Caretaker Serves As 1-Man Renovation Crew For Historic Columbus Church
A recent Christmas concert at St. Leo in Merion Village might never have happened because at one time, the church’s very existence was in jeopardy.
“We were worried that it would meet the wrecking ball,” said Lori Mitchell, President of the St. Leo Preservation Society.
The Diocese had closed the south side parish.
Michael Wolf says it was his job to keep his beloved church safe until its end -- an end that didn’t come.
“One year led to two, two to three, nothing happened and I decided to fix the place up and not let it go to pieces,” explained Wolf.
Michael turned into a one man renovation machine. He started with exterior work and then focused on the inside. He’s at the church every day, working on everything from plaster to pews.
“So, St. Leo’s is like your child,” 10TV’s Kristyn Hartman asked.
“Yes it is. It's a big baby...a very big baby...no question about it,” said Michael.
“We actually call him St. Michael, the arc angel sometimes, and then when he was painting - we called him Michelangelo,” Lori said with a laugh.
He worked on scaffolding to put ornate stenciling on the ceiling. One window would take eight hours. Mike’s mission was to preserve the historic character of the church to respect the craftsmen of long ago. That attention to detail went all the way down to the pipes in the 1924 organ.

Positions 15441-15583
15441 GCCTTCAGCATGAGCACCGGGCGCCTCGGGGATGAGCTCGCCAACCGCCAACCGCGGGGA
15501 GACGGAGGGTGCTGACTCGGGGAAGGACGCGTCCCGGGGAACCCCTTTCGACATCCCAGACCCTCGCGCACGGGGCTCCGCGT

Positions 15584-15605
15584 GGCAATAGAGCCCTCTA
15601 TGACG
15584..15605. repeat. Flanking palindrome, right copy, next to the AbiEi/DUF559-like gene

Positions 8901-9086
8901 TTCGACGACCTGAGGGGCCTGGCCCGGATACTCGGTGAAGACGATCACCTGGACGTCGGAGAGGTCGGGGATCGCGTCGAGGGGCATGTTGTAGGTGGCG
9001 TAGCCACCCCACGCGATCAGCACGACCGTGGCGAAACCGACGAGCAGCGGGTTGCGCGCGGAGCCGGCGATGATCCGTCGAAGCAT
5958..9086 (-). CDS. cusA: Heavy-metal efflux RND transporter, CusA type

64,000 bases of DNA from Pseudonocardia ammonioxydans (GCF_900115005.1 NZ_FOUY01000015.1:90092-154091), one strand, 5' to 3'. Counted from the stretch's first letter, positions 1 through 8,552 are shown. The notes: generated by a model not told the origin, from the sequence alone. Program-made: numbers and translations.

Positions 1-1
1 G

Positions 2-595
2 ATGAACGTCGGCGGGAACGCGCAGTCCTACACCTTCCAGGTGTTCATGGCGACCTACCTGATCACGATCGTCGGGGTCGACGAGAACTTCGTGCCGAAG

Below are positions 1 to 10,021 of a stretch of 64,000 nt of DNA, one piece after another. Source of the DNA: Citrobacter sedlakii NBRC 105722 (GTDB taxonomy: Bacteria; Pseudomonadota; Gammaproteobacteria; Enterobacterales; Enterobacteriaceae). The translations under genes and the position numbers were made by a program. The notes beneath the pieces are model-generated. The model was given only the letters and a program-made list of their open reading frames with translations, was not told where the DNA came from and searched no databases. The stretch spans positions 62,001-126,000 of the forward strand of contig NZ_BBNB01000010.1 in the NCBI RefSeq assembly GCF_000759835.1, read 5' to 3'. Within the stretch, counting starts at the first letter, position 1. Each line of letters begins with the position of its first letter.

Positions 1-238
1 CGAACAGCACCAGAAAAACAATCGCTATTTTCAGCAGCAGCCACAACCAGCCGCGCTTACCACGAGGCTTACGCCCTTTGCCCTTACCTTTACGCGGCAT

All of the work took money. Some of it was Mike’s, and much of it was from donations from a community interested in giving the neighborhood fixture a longer life. They pooled the funds just like original parishioners did when St. Leo’s was built in 1915.
“I love this place because my family is in this place. They're founding members,” said Lori.
It’s that heart that keeps bringing people back home to St. Leo including a man who was baptized here in 1938.
“This guy was in tears when he walked through the place. He couldn't believe it. His childhood was here, and he had the opportunity to come back here and that means a lot to me,” explained Michael.
Honoring the past is one reason Michael gives back during his retirement. He also believes working on St. Leo is a gift to the future.
“The old architecture and stuff, you can't replace this stuff. It would cost you a fortune to replace this. That's why preserving it and making it last for the next generation is important to me. Hopefully the next guy will take care of it the same, and I hope that guy steps up some day, ‘cause I'm getting old…”